So we can observe, first noting that the glitchy avatars look unnatural, indeed monstrous, even if they had been played by humans—maybe we should have put a human avatar in there so you can see. But regardless, anything up there, you're going to see hands and feet twitching erratically. We got to see floating. You sometimes may have seen a hand penetrate through a stomach, an elbow contort in an unnatural direction. A head sometimes sinks down into the body, a body disappears entirely—we played with that, but it is, technically, a glitch. So you can see why a company like the RSC would have been worried about glitches in mocap.
These kinds of glitches are especially disturbing in mocap, compared to other kinds of animation, because of the relationship mocap sets up between the human actor and the digital avatar. When actors use their bodies to move their avatars, they are invited to feel a sense of intimate connection with their digital doubles. The physical performing body melds with that of the avatar, producing a shared, distributed body that exists across and between the screen and the ambient space. Technically speaking, in fact, the body of the avatar is not materially distinct from that of the human controlling it. To help you understand this, it's useful to think about the differences between mocap and something like photography or film. In photography and film, the human actor's body is translated into or represented through another form. But mocap works topologically—that is, it works via mapping—so mocap doesn't leave behind the physical form of the captured body. There's this meshing of the physical and the virtual that allows players to develop a significant connection with their digital doubles.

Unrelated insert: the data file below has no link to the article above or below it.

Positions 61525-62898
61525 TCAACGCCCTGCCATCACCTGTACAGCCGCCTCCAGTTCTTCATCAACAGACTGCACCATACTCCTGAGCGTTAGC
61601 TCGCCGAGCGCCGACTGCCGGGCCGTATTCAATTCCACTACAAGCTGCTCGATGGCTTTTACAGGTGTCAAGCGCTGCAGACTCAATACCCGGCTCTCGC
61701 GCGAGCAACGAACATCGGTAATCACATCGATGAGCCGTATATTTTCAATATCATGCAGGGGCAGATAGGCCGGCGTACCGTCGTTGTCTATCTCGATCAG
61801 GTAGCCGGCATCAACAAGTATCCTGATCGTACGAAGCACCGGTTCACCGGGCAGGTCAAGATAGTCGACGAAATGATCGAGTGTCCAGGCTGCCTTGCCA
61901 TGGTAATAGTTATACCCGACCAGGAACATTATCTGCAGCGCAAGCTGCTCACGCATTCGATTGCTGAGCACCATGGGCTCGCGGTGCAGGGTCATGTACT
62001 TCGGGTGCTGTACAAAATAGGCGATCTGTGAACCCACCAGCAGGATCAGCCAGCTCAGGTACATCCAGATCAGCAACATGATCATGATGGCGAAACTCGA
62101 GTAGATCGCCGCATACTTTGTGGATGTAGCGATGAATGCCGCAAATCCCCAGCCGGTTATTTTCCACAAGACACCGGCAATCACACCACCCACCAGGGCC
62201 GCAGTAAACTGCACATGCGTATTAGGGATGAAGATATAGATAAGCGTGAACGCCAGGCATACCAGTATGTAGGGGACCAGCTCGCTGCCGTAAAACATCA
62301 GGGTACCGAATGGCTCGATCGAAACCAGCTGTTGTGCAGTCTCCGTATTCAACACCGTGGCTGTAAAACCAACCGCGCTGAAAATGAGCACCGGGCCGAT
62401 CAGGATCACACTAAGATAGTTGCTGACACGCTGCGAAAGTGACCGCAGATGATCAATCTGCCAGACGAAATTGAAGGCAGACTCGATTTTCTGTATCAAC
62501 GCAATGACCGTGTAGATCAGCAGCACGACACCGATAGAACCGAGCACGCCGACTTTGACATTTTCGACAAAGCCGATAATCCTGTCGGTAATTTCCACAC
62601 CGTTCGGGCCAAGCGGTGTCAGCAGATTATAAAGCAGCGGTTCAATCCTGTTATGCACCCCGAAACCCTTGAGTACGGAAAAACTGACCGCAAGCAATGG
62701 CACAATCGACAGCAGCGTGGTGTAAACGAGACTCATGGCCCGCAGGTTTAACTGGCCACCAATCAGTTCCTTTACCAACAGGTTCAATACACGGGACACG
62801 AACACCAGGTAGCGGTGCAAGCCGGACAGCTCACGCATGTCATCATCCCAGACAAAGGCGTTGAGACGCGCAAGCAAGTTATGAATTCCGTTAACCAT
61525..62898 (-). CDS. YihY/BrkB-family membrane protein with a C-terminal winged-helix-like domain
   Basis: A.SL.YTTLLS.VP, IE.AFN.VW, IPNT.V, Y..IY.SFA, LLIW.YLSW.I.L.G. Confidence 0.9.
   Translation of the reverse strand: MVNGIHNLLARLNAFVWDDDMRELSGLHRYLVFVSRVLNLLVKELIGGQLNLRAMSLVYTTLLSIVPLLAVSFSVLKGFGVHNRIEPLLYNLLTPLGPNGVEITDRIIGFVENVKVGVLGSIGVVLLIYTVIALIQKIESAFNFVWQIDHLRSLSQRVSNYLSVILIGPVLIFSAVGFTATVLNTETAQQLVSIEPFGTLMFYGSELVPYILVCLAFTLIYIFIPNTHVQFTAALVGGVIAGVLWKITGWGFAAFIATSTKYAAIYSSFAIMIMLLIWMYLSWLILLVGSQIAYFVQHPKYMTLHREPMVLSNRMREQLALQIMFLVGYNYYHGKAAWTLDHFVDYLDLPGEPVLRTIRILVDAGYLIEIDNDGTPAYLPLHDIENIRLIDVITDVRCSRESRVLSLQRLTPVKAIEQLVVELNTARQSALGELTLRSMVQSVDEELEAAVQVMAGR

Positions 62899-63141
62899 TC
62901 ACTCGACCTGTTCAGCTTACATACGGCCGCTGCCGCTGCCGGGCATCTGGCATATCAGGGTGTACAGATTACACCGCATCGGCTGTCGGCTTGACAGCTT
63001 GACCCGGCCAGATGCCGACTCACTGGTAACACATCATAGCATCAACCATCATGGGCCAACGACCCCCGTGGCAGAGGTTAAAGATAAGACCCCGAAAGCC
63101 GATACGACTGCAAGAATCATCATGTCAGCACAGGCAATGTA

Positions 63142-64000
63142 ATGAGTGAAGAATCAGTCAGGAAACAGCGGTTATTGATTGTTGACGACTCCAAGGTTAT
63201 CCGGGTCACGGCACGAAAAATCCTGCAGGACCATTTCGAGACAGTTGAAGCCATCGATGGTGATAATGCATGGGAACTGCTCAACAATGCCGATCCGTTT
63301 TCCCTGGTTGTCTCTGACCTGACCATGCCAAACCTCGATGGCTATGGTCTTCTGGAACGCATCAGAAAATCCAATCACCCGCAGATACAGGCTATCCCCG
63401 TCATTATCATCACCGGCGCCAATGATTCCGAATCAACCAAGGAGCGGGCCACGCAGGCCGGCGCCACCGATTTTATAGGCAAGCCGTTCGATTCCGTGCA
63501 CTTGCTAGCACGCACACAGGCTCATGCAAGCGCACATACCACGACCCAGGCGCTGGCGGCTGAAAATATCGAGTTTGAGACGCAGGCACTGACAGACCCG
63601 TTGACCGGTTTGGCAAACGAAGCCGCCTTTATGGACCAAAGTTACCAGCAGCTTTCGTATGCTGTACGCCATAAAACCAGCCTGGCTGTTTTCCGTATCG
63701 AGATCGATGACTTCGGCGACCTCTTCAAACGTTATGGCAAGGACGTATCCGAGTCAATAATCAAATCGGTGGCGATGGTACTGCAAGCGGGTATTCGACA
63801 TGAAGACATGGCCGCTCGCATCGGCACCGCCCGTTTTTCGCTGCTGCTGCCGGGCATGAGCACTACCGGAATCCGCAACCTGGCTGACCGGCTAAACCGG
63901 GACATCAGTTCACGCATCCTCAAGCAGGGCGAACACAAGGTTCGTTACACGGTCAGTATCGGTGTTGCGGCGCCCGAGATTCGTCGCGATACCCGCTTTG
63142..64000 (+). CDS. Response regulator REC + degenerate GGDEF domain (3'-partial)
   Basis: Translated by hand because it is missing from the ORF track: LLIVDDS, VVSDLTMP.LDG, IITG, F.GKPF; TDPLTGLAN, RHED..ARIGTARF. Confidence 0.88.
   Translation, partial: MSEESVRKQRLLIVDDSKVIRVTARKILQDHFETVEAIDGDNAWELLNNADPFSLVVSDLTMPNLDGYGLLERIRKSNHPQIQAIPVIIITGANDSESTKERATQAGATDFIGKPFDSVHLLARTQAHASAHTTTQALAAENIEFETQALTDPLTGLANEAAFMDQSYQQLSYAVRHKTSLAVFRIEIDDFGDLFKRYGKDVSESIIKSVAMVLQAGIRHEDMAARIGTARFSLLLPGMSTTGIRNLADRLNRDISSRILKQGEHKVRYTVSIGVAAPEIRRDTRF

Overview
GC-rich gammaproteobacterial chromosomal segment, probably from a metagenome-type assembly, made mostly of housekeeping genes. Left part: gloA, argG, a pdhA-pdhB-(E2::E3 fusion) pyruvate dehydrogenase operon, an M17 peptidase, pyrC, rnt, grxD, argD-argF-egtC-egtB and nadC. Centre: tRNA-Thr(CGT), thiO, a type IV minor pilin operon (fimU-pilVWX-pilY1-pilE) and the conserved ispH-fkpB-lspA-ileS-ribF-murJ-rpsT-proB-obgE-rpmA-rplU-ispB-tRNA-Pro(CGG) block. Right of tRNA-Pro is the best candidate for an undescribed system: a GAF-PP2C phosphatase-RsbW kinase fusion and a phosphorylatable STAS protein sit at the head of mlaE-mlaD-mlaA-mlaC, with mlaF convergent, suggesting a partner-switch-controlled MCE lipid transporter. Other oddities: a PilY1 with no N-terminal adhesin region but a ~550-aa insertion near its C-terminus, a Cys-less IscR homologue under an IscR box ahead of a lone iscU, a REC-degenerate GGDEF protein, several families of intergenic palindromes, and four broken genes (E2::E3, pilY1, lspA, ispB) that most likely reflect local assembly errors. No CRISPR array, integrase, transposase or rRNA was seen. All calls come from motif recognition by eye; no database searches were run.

There's a flip side, though. The disruption of that… You get this amazing connection, but the disruption of that connection provokes repulsion. And this Kinect motion-capture camera that I have there in the front, which we use. has been especially associated with this response of repulsion. This might be one reason why Microsoft decided to pull the camera from production about a year ago—they stopped making it. This has been great for my project, however, because there are lots of cheap Kinects around. I buy them up, and then I have an equipment loan program so that teachers who can't afford the technology or don't have it on hand can borrow a kit from me and have the equipment sent to them. So it works for me. But what Microsoft found is that the experience of playing via Kinect could be unsatisfying and even horrifying.